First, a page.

Fragments of Roman Poetry C.60 BC-AD 20

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Adrian S. Hollis
OUP Oxford, May 31, 2007 - Literary Collections - 440 pages
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This book aims to fill in the literary history of the greatest period of Latin poetry, about 60 BC to AD 20. Catullus (by a slender thread) has survived, but later contemporaries valued his friend Calvus just as highly; comparison of the two reveals an extraordinarily close relationship. Horace mentions Varius Rufus in the same breath as Virgil. Adrian Hollis prints fragments of up to thirty poets, with an individual introduction and a translation for each. Almost every genre of ancient poetry is represented, from heroic epic to scurrilous lampoon. Hollis's commentary, fuller and richer than any yet published, contains many new ideas. In some cases (such as Varius Rufus) the fragments illumine the history of this period, which saw the collapse of the Roman Republic and establishment of the Augustan Empire. Taken together, these fragmentary texts enable us better to appreciate surviving great poets such as Catullus and Virgil.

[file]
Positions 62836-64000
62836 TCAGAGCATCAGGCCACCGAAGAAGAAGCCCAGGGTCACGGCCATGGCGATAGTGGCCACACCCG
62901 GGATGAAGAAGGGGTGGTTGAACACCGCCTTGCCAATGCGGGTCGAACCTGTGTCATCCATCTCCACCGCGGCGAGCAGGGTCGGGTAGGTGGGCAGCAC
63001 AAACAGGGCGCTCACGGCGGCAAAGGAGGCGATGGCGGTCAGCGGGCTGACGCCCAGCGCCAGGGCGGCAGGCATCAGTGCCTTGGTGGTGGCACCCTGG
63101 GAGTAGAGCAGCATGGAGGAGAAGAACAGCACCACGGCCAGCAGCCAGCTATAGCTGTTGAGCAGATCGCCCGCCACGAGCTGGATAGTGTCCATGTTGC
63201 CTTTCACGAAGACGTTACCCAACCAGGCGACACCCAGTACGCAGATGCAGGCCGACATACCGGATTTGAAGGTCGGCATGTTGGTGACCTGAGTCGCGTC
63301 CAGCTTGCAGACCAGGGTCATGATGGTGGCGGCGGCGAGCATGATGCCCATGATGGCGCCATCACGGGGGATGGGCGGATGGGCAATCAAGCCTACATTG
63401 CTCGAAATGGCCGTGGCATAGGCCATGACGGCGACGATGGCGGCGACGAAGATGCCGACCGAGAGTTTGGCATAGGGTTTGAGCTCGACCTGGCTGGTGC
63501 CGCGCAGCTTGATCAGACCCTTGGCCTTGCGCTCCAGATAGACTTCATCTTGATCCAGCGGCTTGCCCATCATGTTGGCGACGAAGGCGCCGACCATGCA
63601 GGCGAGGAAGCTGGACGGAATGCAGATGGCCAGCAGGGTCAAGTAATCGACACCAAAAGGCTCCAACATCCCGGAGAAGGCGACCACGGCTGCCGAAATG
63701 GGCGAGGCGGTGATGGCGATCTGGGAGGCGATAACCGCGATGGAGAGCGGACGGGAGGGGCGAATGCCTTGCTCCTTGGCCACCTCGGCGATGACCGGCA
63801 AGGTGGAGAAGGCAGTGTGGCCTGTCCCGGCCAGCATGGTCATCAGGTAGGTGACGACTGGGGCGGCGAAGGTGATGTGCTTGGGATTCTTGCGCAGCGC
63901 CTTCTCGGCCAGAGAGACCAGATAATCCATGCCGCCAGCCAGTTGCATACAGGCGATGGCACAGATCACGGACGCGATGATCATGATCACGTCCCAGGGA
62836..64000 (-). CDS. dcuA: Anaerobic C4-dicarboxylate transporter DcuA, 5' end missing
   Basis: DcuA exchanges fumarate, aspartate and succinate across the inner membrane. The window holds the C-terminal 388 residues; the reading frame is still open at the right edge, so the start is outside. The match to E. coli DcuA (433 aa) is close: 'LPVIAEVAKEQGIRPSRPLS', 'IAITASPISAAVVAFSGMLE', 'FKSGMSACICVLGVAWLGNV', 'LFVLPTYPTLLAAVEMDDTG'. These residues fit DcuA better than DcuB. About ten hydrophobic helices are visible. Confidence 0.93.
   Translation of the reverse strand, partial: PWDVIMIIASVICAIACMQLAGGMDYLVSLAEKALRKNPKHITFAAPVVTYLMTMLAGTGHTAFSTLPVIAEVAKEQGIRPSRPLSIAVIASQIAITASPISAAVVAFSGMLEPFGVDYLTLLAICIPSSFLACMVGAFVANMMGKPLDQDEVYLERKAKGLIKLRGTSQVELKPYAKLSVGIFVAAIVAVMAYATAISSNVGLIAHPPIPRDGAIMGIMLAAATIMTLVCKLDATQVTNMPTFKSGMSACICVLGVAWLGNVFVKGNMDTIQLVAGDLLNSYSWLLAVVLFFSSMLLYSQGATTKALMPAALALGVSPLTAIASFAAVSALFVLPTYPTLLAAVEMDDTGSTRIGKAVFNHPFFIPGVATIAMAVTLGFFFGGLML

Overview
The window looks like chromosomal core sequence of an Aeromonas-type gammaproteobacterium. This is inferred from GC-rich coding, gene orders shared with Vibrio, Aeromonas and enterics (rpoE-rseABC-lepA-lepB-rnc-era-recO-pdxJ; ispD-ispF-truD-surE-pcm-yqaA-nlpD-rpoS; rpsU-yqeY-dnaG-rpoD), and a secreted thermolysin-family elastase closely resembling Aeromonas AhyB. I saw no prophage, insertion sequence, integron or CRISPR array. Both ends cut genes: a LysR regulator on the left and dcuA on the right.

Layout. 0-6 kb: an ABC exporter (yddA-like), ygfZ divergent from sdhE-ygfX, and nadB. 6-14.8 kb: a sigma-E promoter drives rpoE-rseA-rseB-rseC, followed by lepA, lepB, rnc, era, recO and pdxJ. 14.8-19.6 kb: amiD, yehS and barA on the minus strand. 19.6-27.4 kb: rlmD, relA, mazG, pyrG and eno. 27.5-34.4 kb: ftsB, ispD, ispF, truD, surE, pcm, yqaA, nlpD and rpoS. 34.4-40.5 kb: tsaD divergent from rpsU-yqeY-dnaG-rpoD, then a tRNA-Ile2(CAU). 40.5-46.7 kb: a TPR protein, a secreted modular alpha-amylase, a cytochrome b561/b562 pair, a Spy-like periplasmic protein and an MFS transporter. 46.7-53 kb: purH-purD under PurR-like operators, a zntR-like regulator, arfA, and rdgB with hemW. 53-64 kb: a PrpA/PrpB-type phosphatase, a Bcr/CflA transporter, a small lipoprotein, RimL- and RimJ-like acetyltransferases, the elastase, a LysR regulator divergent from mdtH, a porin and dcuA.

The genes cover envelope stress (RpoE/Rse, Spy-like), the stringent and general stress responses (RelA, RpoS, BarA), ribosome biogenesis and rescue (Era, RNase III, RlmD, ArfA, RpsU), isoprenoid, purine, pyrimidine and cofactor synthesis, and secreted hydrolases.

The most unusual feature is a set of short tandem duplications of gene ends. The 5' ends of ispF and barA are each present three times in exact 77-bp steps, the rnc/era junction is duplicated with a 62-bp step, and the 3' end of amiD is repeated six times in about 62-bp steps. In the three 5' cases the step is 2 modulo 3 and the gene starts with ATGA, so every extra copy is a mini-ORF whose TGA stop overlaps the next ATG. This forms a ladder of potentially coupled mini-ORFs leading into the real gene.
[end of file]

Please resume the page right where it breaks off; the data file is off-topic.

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Text Translation and Commentary
Named Poets of Whom No Verbatim Quotations Survive

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About the author (2007)

Adrian Hollis is Fellow and Tutor in Classics, Keble College, Oxford.

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